September 18, 2005
For one thing, registration is still going on during the first week of classes. I was nearly hysterical because I had an 8:00 class on Saturday morning (first day of the week) and did not have a class list or a supply of syllabi because the copy center lady was gone all day Wednesday. I finally weaseled a class list from someone in registration who was not very happy about my request.
Well, folks, unlike UMD where everyone shows up the first day so the student doesn’t lose a seat, here, they don’t come to class. So, all my fretting was for not. My 8:00 class contained one student. Better than some other faculty’s classes where no one showed up. So, I had a great class with one student. Learned her name immediately. This is good. I sensed her enthusiasm. This could be fun.
The second class that day also contained one student, I was skunked by the third. The second day of classes were basically cancelled by the Vice-Dean of academic affairs when she announced that classes would begin in earnest on Monday (the equivalent of Wednesday). I had a full house at the 8:00 class – 9 students. We progressed through the syllabus, materials list and books. Overview of Basic Design. The Symbols class h ad 4 students. Not bad.
Then, a convocation with events all day was announced for Tuesday. Classes were cancelled after 10:00. Some frustration here, in an oh-well sort of way (I melted down the week before). The ministry requires very accurate records of what is taught including copies of all handouts, day by day schedules of lesson plans. I decided to create mine as I go (big surprise, eh?)
This decision was well taken because those who had worked out a semester long class plan are already in major revisions because the first week basically didn’t happen. The lag helped because I caught up on syllabi.
Class schedule has changed many times. First I was going to teach symbols, then Angela was, then it was passed back to me. In fact, I taught the first class period. It has since gone to my sidekick Kate and I inherited Typography. So, yes, I am teaching typography. I looked at the course files from previous classes – oh dear. So, this class will be very different. Very.
The students are eager. When I ask a question – get this – they all start talking at once. They are smart and most interested in design and in learning all they can from me. Or anyone who comes to Saudi Arabia.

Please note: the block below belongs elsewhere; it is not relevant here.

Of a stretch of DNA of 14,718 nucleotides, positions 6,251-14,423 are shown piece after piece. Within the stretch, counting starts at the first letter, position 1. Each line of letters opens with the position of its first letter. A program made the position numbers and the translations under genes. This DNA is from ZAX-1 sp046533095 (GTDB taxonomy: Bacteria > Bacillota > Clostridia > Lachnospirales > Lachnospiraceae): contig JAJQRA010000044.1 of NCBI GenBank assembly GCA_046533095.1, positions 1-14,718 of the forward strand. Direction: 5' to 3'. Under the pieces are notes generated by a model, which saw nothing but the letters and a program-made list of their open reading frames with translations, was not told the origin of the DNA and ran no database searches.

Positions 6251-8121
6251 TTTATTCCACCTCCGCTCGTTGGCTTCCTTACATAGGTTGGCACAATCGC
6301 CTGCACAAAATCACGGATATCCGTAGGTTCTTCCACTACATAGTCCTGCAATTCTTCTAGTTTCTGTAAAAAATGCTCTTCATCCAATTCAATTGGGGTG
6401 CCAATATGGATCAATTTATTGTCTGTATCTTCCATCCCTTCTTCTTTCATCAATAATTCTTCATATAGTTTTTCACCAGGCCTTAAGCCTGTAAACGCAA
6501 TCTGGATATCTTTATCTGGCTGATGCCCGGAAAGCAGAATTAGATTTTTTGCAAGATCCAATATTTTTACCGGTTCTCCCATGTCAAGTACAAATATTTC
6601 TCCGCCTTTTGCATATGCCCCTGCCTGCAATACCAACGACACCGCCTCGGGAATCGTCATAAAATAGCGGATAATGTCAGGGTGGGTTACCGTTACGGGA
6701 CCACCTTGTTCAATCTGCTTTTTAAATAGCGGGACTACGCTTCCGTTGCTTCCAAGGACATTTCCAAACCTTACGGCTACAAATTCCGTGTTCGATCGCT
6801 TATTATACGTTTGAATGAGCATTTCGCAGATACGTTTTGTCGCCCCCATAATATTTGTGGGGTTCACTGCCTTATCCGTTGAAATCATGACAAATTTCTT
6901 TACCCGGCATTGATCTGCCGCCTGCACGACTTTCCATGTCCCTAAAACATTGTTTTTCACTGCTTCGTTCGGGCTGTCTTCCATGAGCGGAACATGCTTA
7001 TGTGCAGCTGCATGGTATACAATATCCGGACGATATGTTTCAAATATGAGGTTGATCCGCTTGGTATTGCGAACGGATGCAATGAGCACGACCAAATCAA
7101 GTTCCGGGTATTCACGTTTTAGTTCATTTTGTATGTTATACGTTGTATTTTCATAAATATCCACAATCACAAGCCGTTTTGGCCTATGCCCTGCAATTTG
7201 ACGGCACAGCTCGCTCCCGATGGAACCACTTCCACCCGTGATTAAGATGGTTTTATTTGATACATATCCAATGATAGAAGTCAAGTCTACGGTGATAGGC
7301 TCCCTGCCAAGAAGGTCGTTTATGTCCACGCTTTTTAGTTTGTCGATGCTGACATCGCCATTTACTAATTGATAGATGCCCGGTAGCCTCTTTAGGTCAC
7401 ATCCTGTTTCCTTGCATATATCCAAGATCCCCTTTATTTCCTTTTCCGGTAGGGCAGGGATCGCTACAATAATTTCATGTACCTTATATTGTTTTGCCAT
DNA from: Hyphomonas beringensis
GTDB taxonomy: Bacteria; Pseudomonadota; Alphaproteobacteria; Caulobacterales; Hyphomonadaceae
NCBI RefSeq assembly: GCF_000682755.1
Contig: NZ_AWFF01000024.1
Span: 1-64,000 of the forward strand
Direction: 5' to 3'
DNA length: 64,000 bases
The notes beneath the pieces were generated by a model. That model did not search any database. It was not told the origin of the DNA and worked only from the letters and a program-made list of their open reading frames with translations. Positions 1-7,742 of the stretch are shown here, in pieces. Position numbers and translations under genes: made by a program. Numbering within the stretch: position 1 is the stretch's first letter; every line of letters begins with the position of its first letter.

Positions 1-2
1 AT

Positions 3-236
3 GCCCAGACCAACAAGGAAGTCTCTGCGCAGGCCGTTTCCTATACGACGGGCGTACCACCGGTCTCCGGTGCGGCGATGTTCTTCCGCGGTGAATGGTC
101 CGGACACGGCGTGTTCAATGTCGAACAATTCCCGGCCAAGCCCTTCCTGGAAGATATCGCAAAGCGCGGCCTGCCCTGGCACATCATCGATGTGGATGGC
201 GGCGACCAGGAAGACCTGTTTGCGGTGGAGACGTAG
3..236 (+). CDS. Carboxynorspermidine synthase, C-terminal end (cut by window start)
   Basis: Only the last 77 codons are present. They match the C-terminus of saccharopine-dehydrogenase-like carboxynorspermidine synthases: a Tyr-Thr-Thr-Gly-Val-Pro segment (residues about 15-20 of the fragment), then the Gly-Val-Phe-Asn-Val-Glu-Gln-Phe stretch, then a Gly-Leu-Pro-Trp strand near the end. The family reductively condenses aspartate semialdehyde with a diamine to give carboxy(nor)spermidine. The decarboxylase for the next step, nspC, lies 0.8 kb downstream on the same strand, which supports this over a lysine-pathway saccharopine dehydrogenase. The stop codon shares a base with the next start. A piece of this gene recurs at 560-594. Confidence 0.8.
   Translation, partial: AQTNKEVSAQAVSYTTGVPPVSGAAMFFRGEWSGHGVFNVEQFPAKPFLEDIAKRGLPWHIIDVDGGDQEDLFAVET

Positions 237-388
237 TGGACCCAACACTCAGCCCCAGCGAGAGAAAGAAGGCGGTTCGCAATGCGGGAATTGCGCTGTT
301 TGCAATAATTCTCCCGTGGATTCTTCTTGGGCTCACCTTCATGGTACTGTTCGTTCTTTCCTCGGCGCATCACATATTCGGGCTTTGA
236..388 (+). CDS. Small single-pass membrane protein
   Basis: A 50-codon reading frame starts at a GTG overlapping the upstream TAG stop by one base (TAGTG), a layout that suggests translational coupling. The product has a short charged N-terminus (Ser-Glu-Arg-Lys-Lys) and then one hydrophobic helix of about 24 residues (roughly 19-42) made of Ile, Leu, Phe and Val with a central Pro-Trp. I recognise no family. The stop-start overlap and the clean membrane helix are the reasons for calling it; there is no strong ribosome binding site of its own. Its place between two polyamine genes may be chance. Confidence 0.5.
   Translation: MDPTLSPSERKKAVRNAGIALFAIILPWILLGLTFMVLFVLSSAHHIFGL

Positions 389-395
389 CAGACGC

They are very proud of their country and very sad that most people think Saudis ride camels and shoot people. Saudis are very hospitable people, very kind. They are nicer than Minnesota nice. Or at least the same…
And this school is remarkable. The Dean (equivalent of K. Martin) is dynamic and charismatic. She is also a mystic. She has dreams she shares along with the interpretation of the dream. This is a pioneering institution within Saudi Arabia and breaks new ground for women on a regular basis.
Faculty meetings are even more vocal than classes. Everyone participates. She says we are all one – the large “i” of Dar Al Hekma. That we need to be honest and transparent. Oh, is this my kinda place.
Last week student visas were approved for the first time. Now foreign students can come here. This semester Dar Al Hekma College is offering printmaking classes in the first print making studio for women in any woman’s college in the Kingdom. Kate is teaching animation (Maya). It is the first animation class for women in the kingdom. I’m teaching 3D graphics for the second time and next semester may teach exhibitions for the first time.
This is a private college; the tuition is very high. The Dean goes around Saudi Arabia collecting money from people to provide scholarships for bright students who cannot afford the tuition. So, students can be royal princesses or daughters from proud but underprivledged families. It doesn’t say on the class notes who is who. I’m new and don’t care. They are all my students.
This graphic design program is the first in the kingdom for women. There are design agencies in Jeddah owned by women. Women in these professional interior and graphic design positions are going to change some of the fabric of Saudi culture.
This week classes have been rather full, though there is some question about correct classrooms. The students in my basic design class worked on their in class project with the same diligence that students would in the US. Already there are signs of the proverbial perfectionism and competitive art.
Here the absentee policy is that after 6 absences in a studio art class, the student receives a DN – denial to pass the course, they fail. Medical excuses can undo the absences but I told them that the work must be done.
Moving away from classes for a minute.. there is a stretch of highway which has many car dealerships on it. Lamborgini, Ducati, Maserati, Porche, Infinity, Lexus, Ferrarri… I can’t imagine anyone buying that kind of car to drive on a Jeddah street.
The lizard is still around. I turned down the air conditioning so I have heard lots of clicks.
Internet was down Friday – a bummer because it was my one day of rest. We had a strategic planning meetingn all day Thursday. Imagine DAH in 5, 10, 25 years. SWOT analysis. I was toast when we were done.
So, I gotta trot.
Oh-most art classes are 2 hours long. Basic design is 2.5 hours 2 days a week. I am overload teaching – 5 classes instead of 4. It’s not like I have a lot of other things to do.
Sandyat October 20, 2005 9:22 AM